The ELINT bulges on the bottom are from the kit, but the large, late-model ADF on the upper empennage was scratchbuilt with formers and A&B epoxy putty. Same, same for the avionics fairings and antennas just aft of the canopy. Your correspondent was growing fairly tired as the project dragged on, and he decided to forego the scratchbuilding of the eight windows that grace the forward fuselage, opting--our AMS-infected brethren would probably say “wussing-out”--for the old gloss black paint routine instead.
Although the gracefully long Mercator wingspan would seem to call for serious bracing, I found that CA-ing lengths of plastic angle stock along the wingspan was sufficient, especially since the weight-bearing gear wells are well inboard. Combat predictably–Esoteric didn’t!--fudged on the Mercator’s unique double airfoil wings (slow speed, “fat”, airfoil on the inboard section, sleeker highspeed airfoil outboard) making it necessary to scratchbuild the extended outer leading edges; lotsa fun!
The dihedral that starts halfway out from the fuselage required industrial amounts of Blue Acryl, with drying times between applications of almost a week. I find that the ol’ sniff test is a good indicator of when it’s safe to slather on another putty layer. That is, when the dried Blue Acryl seems to be no longer “outgassing” lacquer fumes, it’s safe to squeegee on some more. Landing gear wells were cut out and redone with plastic sheet.
Engine Nacelles / Powerplants
The Combat-furnished cowlings were significantly undersize and wrongly profiled. I scratchbuilt a master cowling that could contain an Engine&Things R-4360 resin powerplant, and then cast two copies. Cooling flaps were scratched out of thin sheet, and exhaust stacks were fashioned out of angle-cut aluminum tubing.
Props and spinners as furnished were a total loss too--the Combat props looked as if they’d been cloned from a 1/32 Corsair--and more correct ones were mastered and cast in resin. The jet exhausts were deepened to 1 ½ inches with plastic tubing.
Using pix from the Ginter book, I chose Monogram B-24 maingear struts which, after lengthening 1/4 inch (to accept the large Mercator wheel/tire assembly), and with added braces, had a fair resemblance to that of the P4M. The nosegear strut was built totally from scratch, as were the main and nosegear wheel well doors .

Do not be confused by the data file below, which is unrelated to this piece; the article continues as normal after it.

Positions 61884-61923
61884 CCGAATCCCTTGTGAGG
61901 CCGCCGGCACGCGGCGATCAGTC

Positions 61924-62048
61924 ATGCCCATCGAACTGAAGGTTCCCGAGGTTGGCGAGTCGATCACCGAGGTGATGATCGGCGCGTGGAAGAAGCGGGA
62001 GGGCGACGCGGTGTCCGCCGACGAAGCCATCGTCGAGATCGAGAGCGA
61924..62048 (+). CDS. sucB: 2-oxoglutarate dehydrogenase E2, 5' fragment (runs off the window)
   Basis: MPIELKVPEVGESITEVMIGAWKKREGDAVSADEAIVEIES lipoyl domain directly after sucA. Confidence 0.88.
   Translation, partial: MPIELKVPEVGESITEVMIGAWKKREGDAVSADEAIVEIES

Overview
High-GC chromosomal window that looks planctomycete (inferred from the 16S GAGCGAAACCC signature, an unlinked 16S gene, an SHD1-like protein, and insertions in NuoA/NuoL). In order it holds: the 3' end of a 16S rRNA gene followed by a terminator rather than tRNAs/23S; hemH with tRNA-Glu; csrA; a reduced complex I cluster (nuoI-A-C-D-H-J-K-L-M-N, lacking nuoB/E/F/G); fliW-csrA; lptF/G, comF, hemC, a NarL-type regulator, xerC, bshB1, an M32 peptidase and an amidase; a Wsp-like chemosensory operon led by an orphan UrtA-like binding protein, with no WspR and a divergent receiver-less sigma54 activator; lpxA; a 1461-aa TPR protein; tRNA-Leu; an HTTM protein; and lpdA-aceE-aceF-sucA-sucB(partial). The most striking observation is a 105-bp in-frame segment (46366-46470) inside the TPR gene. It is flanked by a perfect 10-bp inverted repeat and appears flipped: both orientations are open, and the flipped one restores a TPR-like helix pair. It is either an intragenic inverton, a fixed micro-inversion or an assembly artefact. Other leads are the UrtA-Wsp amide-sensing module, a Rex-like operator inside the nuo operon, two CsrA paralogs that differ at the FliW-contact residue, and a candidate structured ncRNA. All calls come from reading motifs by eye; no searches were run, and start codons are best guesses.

The wheel halves from the kit were filled with lead pieces and joined together. Although the vacuform airframe is fairly light, the lead-filled nosewheel was still not enough to bring the nose down, and I had to cut a hole just aft of the nosegear well to insert more lead sinkers.
ELINT Mercators were originally finished in overall Seaplane Gray, slowly changing over to Dark Sea Blue in the late Fifties.
I chose a gray bird of VQ-2, operating clandestine missions out of Port Lyautey, Morocco in 1959, as pictured in the great three-view artwork in Volume 19 of Wings of Fame.
Engine Gray Testors Acrylic was lightened with white until the shade “looked about right” compared with photos. An ever so lighter secondary gray tone was airbrushed over various panels for contrast in such a large airframe.
Tamiya Chrome Yellow lacquer in the spraycan was used for the horizontal stripe on the vertical fin. The exhaust stains might seem excessive, but based on the pix in Ginter, they’re just average!
Insignia and letters are by AeroMaster, and the small bat logos on the vertical fin’s yellow stripe were hand cut from black decal film. I’ve found that masking and shooting fuselage stripes, as opposed to laboriously laying down fragile decal stripes, is a more satisfying way to go, and the prop warning stripe was a no-brainer.
Bondo may not be good, but he’s slow! Having procrastinated for well over a decade on this interesting subject, I’m happy and at peace now that it’s finished. Plus, I can now not feel guilty in moving on to other subjects in the Weirdness Works Division of Bondo Industries.
The ol’ Mercator may not be a contest winner, but did I mention it’s done?
Wings of Fame Magazine, Volume 19, 2000, Aerospace Publishing, Aerospace ISBN 1 86184 049 7
Naval Fighters Number 37, The Martin P4M-1/-1Q Mercator, by Steve Ginter, 1996, ISBN 0-942612-37-X
Model, Images and
Text Copyright © 2008 by "Bondo" Phil Brandt
Page Created 08 July, 2008
Last Updated 08 July, 2008